Nepali Times
My Two Paisa
Off with the heads...nah!


After a yummy plate of momos at a local restaurant last Monday, when I offered the sauni the meal's worth, she refused to accept my cash. "Raja nabhaeko paisa dinus na," she insisted, explaining that she had already exchanged her stash of notes bearing likenesses of the ex-king. Luckily, my friend was carrying notes with Mt. Everest on them and we were able to get out of the situation.

That wasn't the only shop avoiding kingly notes last week and the proprietor certainly wasn't the only one who had rushed to the bank with her cash. Six months ago, Nepal Rastra Bank (NRB) issued a directive to financial institutions to filter out notes bearing portraits of the former kings. It also urged the public to exchange such notes, setting 15 March 2011 as the deadline. But being the last-minute people that we are, it was only two weeks before the deadline that the directive received much attention.

Knowing that the money they had would soon lose its value was bound to trigger a frenzy. People had to queue outside banks to exchange the notes. Many had to wait a day or two to get the new notes. Traders stopped accepting them. It was then that a complaint was filed at the Commission for the Investigation of Abuse of Authority (CIAA) that the directive had not followed legal procedures and was simply inconveniencing the general public. It was the government not the central bank, the CIAA maintained, that had the authority to dismiss a particular banknote as legal tender. The directive was duly rolled back.

Nevertheless, the central bank was still able to replace Rs 61 billion worth of king-imprinted paper money. The move wasn't just politically motivated, however. The directive was part of the Clean Note Policy of the central bank, which aimed to replace old, worn-out notes. Indirectly, the strategy aimed to encourage the public to bring cash hoarded at home into circulation via deposits into the banking system, in order to ease the liquidity crisis.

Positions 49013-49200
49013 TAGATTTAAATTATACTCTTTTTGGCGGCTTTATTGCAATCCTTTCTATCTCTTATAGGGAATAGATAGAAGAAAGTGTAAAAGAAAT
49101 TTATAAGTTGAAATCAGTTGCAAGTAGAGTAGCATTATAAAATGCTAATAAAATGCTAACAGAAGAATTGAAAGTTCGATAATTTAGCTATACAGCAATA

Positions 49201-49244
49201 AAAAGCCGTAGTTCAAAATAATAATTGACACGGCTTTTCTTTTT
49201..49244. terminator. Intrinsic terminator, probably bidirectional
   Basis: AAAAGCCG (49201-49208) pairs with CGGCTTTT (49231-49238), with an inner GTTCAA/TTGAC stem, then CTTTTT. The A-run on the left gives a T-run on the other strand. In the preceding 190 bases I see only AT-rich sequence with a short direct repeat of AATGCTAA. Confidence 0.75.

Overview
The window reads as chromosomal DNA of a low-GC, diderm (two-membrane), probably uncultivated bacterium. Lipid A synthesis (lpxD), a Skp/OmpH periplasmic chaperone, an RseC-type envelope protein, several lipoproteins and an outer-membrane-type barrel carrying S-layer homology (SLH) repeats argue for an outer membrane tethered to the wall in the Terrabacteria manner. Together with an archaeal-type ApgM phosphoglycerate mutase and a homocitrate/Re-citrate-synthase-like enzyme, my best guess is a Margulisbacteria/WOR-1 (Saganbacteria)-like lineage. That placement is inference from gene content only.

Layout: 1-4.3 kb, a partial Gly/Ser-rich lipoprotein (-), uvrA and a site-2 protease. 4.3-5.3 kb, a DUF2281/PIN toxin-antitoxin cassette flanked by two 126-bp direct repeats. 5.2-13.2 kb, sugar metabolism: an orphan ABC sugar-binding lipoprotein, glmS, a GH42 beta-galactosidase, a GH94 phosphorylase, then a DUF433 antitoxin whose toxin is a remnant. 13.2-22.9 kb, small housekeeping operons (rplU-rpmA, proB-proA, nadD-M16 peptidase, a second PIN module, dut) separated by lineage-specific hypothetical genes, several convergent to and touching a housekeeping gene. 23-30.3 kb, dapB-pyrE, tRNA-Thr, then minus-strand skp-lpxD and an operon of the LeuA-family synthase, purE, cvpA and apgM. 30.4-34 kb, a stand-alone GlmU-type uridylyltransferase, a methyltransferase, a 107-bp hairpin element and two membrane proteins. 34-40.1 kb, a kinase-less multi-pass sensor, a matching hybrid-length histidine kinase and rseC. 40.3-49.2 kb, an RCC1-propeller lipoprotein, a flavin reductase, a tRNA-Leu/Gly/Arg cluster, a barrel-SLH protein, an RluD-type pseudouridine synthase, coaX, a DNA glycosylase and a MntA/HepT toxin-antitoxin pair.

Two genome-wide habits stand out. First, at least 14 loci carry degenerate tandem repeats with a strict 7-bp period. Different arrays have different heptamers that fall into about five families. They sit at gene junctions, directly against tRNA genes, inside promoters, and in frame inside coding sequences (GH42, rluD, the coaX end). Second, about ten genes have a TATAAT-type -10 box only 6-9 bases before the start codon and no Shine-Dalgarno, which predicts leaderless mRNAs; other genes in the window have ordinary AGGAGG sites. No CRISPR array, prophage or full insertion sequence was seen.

NRB may be correct in its reasoning, but the time period allotted was too short to implement the directive. The central bank should have used the financial institutions to filter out the old notes instead of giving an ultimatum to the public. If indeed the bank wanted to bring publicly held cash into financial circulation, a nationwide campaign should have taken place to publicise the decision. This would have prevented the havoc created in the market.

A huge number of Nepalis were unaware of the decision even in the last week before the deadline, and did not know that money could still be exchanged at the central bank after the deadline. Some even incurred losses by exchanging their cash for lesser amounts than its face value, fearing that it would soon be demonetised. Two farmers from Nala VDC, for instance, gave away ten Rs 500 notes for just Rs 300 each in Banepa.

The market still circulates Rs 8 billion worth of notes with likenesses of the kings printed on them. The average life of a paper note is a year and a half, so the remaining notes will go out of circulation in due course. For now, the kings are here to stay.

Ncell sells

1. Thurpunsich
I have, in a safety locker in my old house in Dadeldhura, some 2 lakh Nepali rupee notes. All crisp. All with the grumpy face of Gyanendra. 

I live in Timbooktoo, Africa. And I have the only keys to the locker with me.Obviously, I'm too paranoid to trust my relatives with the keys.